Trigger control consists of keeping the sights aligned while pulling the trigger. Do not utilize too much of the tip or the bend of the index finger. Instead, use the center pad of your index finger when taking a shot. Use a smooth even pull back when pressing the trigger and not jerky rapid movements. Ensure that each shot is taken at a consistent pace.

Marksmanship - Trigger Contorl

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Breath Control

When we talk about breath control you need to remember that as you breathe in and out with your natural breath, it will cause your firearm to move up and down. To maintain a steady shot, you should take in a breath, release half of the breath, take your shot, and release the remaining breath.

New Shooters have a tendency to take a shot, look at their target then take the next shot. This not only breaks stance but breaks grip and sight alignment as well. Remember, sight picture is focusing on the front sight and not on the target. Firearms training is a continued journey. Mastery of techniques comes with skills development. Skills development comes with practice!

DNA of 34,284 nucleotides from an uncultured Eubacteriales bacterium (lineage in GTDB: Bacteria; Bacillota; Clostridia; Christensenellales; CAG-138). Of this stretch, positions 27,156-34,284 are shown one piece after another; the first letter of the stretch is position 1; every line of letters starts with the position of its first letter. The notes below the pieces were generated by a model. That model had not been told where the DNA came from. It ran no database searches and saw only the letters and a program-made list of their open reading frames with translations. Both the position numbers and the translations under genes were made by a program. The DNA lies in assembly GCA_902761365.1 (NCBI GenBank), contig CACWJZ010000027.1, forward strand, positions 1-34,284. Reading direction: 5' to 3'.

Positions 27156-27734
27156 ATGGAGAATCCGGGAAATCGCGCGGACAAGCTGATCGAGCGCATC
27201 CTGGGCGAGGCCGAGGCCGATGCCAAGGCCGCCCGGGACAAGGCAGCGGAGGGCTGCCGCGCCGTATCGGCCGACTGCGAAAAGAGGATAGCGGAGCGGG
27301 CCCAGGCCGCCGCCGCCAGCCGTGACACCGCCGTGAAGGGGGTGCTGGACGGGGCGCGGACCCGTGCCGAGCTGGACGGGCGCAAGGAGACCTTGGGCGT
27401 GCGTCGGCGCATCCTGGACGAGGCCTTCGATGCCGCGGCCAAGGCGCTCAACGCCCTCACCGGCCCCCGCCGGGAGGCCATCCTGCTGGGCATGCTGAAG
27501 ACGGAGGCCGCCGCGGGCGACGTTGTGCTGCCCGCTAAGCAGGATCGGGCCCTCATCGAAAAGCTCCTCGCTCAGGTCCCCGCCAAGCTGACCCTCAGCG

Get Over your Fear of Handguns – May Did!

Although she was raised around handguns, during May’s class introduction she told us that both her dad and her brothers owned handguns, shotguns, and rifles. Still, May remained terribly afraid of handguns. May recently decided that the thought of owning a handgun was not a bad idea. She admitted she had recently visited a local store to browse the handgun section and even thought she might like to own a revolver.

Concealed Carry Handguns Qualification
GIRLZ on F.I.R.E. NC Concealed Carry Handgun Qualification 2016

 Safety is the beginning of any good class but when we got to the actual handgun portion of the class, the first thing I did for May was introduce her to the rubber training handgun. To my surprise, she immediately started shaking, confirming her fear. I tried to remove the rubber handgun from her hands but she was determined to shed her fear, and held on. I told May and all of the students present that the most important thing to remember is that a handgun is a tool. A tool cannot function without human interaction. We must remember that fear is based on conditioning, which is a learned behavior and can be reinforced through thought and memory of past experiences. When we identify our fears, we immediately have a chance of overcoming them.